Sunday, October 27, 2019

My Real Life Radical Embodiment

September 29, 2019
I thought I was no longer going to report my health status in my blog, thinking that my many subscribers don't need or want this much detailed information, but so many of you protested when I announced this, that I will continue to let you know what’s up with my health. To fill in the blanks, I am posting 2 emails I sent out to a few close friends, colleagues, and loved ones during this past month. I will (formally) go back to the topic of Radical Embodiment in a week or so, but this blog post describes my experience of real life Radical Embodiment better than any formal definition.

My periodic scans and tests (PET scan, CT scans, ultrasounds, tumor markers, and other blood work) are actually a test of my spiritual practice. Living with cancer is an exercise in relating to uncertainty. Then having tests that don't always clarify what's happening is another level of challenge. I'm the same person before and after the test results, but information feels like it changes me. I know that's a mental construct, and I try to be amused by the workings of my mind, even when I'm upset about cancer, potential decrepitude, and dying. "There I go again," is my mantra, when I find myself crumbling from the effects of abstract information on my mood. I am curious about how to dance with this situation.
"Not the high mountain monastery
I had hoped for, the realface of my spiritual practiceis this..."
as the Kim Rosen poem, Practice says.

I had my annual PET Scan on September 28th. My oncologist, and 2 radiologists don't know what to make of the scan:

Perplexing piece of information #1: My 1 breast tumor is the same size (1.4 cm) but it lit up more brightly, which should mean it's more metabolically active...but if it really was so, they say it should have grown.

Perplexing piece of information #2: My right 3rd rib that has been lit up for 10 years is glowing more brightly, as well as rib #2 above it. On previous scans they've both been lit up at some point. This activity seems to come and go - no one knows why. One radiologist thinks that if my ribs had metabolically actively growing cancer for 10 years, that they would have been eaten away perhaps it's not cancer. Garden variety inflammation can make things light up on a PET scan. We can send a man to the moon, but we can't tell the difference between arthritis and cancer on a $14,000 Scan!!! Good grief!!!

Here's perplexing piece of information #3: The lymph nodes in my chest (mediastinal, subcarinal) are not enlarged, but light up...which they almost always do, but once again, a little more brightly on this scan. My breathing is fabulous and my lungs sound and feel clear. Hmmm...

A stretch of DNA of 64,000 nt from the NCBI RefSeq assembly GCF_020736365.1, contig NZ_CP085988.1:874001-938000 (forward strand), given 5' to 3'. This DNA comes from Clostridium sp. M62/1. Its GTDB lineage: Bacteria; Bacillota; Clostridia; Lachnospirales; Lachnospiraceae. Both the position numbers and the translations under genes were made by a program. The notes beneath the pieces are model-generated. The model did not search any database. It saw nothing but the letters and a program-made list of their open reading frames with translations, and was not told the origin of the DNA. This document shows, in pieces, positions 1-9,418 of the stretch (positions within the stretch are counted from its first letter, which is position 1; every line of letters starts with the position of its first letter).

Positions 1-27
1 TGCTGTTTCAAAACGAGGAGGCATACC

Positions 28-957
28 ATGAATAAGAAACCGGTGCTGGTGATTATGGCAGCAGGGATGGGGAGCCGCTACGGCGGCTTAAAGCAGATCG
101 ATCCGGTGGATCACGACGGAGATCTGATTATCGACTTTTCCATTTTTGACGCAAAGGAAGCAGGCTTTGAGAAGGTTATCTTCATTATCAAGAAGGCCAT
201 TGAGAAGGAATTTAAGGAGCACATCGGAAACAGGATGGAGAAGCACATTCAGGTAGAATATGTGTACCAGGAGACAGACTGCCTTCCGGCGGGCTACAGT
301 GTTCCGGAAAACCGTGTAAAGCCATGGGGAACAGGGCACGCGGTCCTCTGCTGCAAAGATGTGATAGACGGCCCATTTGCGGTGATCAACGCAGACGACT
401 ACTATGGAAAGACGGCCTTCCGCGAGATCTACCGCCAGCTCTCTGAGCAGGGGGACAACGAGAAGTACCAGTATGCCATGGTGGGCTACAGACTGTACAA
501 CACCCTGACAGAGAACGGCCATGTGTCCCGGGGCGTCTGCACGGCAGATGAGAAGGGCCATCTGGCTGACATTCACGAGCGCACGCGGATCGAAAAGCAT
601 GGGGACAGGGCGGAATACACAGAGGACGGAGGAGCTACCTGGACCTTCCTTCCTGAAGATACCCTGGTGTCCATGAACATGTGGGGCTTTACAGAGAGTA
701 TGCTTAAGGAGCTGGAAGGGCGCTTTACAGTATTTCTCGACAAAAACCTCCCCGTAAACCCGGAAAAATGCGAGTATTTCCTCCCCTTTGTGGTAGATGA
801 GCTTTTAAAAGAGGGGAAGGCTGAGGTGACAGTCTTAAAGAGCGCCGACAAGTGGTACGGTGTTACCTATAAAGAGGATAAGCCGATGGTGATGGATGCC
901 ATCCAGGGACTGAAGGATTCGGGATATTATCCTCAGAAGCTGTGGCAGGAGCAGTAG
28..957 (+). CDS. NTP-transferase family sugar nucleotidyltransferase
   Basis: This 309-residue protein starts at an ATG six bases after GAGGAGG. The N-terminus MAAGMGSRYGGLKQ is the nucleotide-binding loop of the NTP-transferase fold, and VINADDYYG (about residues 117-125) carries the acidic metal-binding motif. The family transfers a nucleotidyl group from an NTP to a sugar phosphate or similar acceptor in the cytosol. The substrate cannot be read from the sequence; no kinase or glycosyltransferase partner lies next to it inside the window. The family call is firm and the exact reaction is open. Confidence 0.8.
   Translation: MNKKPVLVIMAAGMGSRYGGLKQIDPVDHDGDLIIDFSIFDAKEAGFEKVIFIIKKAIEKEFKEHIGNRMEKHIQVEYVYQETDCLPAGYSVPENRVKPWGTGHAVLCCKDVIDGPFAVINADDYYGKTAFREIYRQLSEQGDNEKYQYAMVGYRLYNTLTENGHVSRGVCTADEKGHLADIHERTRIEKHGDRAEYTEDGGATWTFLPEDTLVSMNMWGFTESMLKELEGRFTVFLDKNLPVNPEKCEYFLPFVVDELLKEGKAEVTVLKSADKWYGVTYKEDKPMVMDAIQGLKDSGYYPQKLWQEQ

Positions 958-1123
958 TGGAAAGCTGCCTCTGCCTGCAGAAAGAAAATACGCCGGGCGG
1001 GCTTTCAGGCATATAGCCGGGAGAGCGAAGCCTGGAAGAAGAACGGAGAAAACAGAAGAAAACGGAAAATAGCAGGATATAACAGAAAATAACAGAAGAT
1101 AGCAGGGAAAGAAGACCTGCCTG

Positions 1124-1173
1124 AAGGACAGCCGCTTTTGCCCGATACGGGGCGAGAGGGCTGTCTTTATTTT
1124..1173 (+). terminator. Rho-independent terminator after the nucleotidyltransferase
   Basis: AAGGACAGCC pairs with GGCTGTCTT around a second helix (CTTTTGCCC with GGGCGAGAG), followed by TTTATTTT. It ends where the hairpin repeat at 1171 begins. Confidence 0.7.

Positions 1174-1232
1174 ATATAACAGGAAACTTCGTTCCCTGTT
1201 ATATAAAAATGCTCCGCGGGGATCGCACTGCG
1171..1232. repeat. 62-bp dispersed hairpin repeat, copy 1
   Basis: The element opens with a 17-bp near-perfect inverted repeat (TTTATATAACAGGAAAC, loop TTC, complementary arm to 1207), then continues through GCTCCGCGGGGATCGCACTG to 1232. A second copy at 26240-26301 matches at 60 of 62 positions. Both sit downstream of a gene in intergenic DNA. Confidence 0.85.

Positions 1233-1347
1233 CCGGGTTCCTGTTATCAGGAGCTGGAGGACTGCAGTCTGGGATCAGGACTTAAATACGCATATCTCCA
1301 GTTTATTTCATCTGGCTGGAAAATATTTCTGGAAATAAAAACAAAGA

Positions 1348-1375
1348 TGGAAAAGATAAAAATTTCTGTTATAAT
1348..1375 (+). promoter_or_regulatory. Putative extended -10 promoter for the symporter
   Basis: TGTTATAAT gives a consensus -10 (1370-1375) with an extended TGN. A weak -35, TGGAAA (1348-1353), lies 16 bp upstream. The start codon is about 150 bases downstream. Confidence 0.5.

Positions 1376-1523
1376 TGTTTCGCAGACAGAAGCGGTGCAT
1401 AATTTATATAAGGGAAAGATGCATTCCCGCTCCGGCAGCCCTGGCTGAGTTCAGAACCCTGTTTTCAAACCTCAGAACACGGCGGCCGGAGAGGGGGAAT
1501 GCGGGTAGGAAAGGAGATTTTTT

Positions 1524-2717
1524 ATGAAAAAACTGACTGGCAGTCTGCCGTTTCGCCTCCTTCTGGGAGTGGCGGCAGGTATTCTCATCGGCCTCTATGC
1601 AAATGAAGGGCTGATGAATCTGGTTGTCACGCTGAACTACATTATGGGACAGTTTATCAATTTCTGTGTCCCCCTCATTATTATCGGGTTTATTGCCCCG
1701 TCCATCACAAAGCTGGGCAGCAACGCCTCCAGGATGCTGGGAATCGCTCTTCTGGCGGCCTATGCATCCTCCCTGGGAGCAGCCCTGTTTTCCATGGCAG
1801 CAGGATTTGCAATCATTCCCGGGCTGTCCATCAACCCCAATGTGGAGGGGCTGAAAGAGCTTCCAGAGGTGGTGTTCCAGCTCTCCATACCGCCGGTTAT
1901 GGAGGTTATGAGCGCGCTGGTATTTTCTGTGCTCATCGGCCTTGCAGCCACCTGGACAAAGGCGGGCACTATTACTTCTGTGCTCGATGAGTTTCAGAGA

Perplexing piece of information #4: None of my other 9 places of bone metastases light up. When cancer wakes up, it often does all over at the same time.

I spent the late afternoon in the University of Vermont medical center. and I had my oncologist, and 2 radiologists looking at all my scans and everyone had different opinions, which shows what an exact science this is ;)

Here's the plan:
1. I had blood drawn to see if any circulating tumor markers are elevated in my blood.
2. I'm having a breast ultrasound next week to more accurately measure the size of the breast tumor. It's been a year since we measured it last by ultrasound, and at that time it was smaller than the time before. A PET scan is a notoriously inaccurate way to measure tumor size.
3. I will repeat the PET Scan in 3 months.

My gut feeling is that this is nothing...but what do I know?! I got fooled 10 years ago when this all took me by surprise. I am humbled by my inability to accurately predict what's happening here.

Once again, I surrender to the curriculum of the "advanced course" of my life. I am the same person today as I was before the scan, and I feel the best I've felt in 10 years. Right now, that's the piece of information on which I choose to put my attention.

October 26, 2019
Progress is a funny word in the realm of cancer. Most people think of the word in a positive light, but in cancer terms, it refers to "progression of disease." They make the disease the reference point, as opposed to the health of the person. In Osteopathy, we quote the founder of our profession, who said, "The object of the doctor is to find health..." I have to remind myself of this when I enter Cancerland (that's what I call the oncology department.)

We usually think of the word "negative" negatively, but in cancer testing, it's good to have a negative result. I am amused by the paradoxical lexicon of living with cancer. It’s a good thing that I am so easily amused because my life is full of paradoxical challenges right now.

I was deeply inspired to write Friday morning...and then the phone rang. Cancerland called with a last-minute opening for a breast ultrasound. I took it, instead of waiting until Monday for my scheduled appointment. So much for inspiration! I spent the remaining pre-appointment part of my day rolling on the floor, doing Lunar breath (you Continuum folks know what I mean...and the rest of you need to take a Continuum workshop so that you too, can practice this extremely valuable way of breathing.)